Just recently, I broke up with my boyfriend of nearly two years. We met when he became the fourth roommate in a house I was living in just outside of Boston during college. Seeing each other every day, we quickly bonded over our shared love for classical music. We loved to jam out especially after enhancing the sound quality using the equipment at HIFISYSTEMCOMPONENTS.COM. He was a cellist, which I found incredibly poetic. We started dating in the early summer. The first time I heard him play, I sat cross-legged on his bed, staring dreamily out the open window.
Over the next two years, he would play and I would write. We spent perfect Sunday afternoons listening to Vivaldi’s The Four Seasons on vinyl and speaking of how no one composes great music anymore. After the breakup, I didn’t know what to do with all the time I had. I used to come home and think about dinner for two. I used to spend evenings telling someone about my day, listening to his stories. I used to think ahead to the weekend—was the weather supposed to be nice? Should we go into the city and walk around? What about that movie he was dying to see? Suddenly, I was left with nothing but my own choices and desires to worry about. Weeks slowed to a glacial pace. It was terrifying.
Growing up, my best friend’s father was a concert pianist. Her mother was a singer and an actress. Coming from such a musical family, it was no shock that Sonya learned the piano at an early age. I had never heard of Debussy until I met Sonya, and she could play Debussy like no one I’ve heard since. I remember sitting at the old, upright piano in our high school drama room and begging her to play Clair de Lune. It’s such a careful, precise song, deliberate in its intentions and feeling. It expands and contracts as the pianist comes back to the melody in this very gentle, soothing way. Listening to Sonya play, I was calm. I remember thinking nothing could hurt me while I listened to Debussy.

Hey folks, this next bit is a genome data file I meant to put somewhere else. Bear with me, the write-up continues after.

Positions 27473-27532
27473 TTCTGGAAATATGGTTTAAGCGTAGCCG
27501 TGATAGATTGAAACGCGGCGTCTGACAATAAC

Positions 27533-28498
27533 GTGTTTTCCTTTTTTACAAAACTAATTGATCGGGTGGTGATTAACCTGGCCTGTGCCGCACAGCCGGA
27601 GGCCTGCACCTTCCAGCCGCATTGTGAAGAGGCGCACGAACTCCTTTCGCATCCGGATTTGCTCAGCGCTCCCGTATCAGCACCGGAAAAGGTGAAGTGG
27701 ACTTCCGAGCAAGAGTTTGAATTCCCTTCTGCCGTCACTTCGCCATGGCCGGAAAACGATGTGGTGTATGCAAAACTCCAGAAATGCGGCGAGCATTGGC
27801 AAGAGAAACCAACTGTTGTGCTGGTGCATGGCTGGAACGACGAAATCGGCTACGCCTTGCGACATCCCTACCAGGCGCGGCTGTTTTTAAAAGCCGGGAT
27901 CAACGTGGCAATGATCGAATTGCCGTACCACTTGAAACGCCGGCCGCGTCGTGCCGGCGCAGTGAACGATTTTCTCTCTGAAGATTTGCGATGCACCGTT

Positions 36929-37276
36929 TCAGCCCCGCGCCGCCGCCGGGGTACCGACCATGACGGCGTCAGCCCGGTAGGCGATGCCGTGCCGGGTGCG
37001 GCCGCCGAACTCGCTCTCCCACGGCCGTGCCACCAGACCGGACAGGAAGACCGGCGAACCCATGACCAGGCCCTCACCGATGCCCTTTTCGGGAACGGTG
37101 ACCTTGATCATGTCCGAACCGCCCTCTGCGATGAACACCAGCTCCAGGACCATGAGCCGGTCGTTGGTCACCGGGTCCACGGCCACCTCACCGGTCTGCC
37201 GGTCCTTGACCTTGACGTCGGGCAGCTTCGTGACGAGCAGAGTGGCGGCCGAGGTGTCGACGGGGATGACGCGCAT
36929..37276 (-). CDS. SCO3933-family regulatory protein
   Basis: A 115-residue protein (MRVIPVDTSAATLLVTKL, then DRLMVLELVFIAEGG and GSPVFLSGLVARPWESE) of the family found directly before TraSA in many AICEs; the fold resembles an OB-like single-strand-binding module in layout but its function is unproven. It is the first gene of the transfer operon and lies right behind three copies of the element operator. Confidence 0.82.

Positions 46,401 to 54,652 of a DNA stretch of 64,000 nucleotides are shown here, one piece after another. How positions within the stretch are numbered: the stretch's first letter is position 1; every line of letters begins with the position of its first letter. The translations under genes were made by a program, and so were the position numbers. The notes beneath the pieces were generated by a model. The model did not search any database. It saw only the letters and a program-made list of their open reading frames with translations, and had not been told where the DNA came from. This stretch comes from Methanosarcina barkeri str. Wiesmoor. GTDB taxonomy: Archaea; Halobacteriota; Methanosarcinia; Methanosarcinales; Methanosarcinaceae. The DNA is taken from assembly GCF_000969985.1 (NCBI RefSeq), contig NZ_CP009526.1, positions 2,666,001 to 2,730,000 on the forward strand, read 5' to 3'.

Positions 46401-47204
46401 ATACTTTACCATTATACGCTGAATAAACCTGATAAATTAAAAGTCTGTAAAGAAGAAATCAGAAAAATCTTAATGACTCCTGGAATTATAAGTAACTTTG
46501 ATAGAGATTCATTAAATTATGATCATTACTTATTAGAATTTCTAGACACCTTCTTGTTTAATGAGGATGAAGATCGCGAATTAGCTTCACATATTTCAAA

When I started spending hours and nights alone, I found myself drawn once again to classical music. Maybe this was in an effort to “work on myself,” as the breakup had left me full of self-doubt. I was tired of feeling desperately afraid and anxious all the time. I had to be proactive and tackle this thing head on. If I wanted to improve myself, what did I wish to learn more about? Suddenly, the memory of Sonya playing Clair de Lune became achingly present. Remember the last time you were that calm? I thought. Try that.
For years classical music has been hailed as having a beneficial impact on brain development. Parents play Baby Einstein videos for their children in the hopes that exposure to classical music at a young age will have a positive effect on their child’s brain performance. In his 1997 book on the power of music, Don Campbell popularized “the Mozart effect,” which refers to how listening to Mozart boosted IQ and improved spatial-temporal reasoning. I had heard about these studies but never put too much stock in them.
A few weeks into the throes of my post-breakup anxiety, finding myself alone in my room with all the time in the world, I decided to go on Spotify and search for classical music. I found a compilation of classical greats by the London Philharmonic, “The 50 Greatest Pieces of Classical Music.” The first piece was Peer Gynt Suite No.1, Opus 46: Morning Mood, by Grieg. It’s such an iconic and familiar piece, I swear I’d heard it before but couldn’t place from where. It’s the sound of dawn spreading over an open field—that’s the romantic way to describe it. Really, the melody alternates between flute and oboe, almost as if in conversation with each other. The two instruments do a call and response until the strings come in as the music swells to a crescendo. I leaned back and listened intently, imagining I was going for a walk at dawn in the foothills of the Himalayas, and watching the sun stretch over the mountains.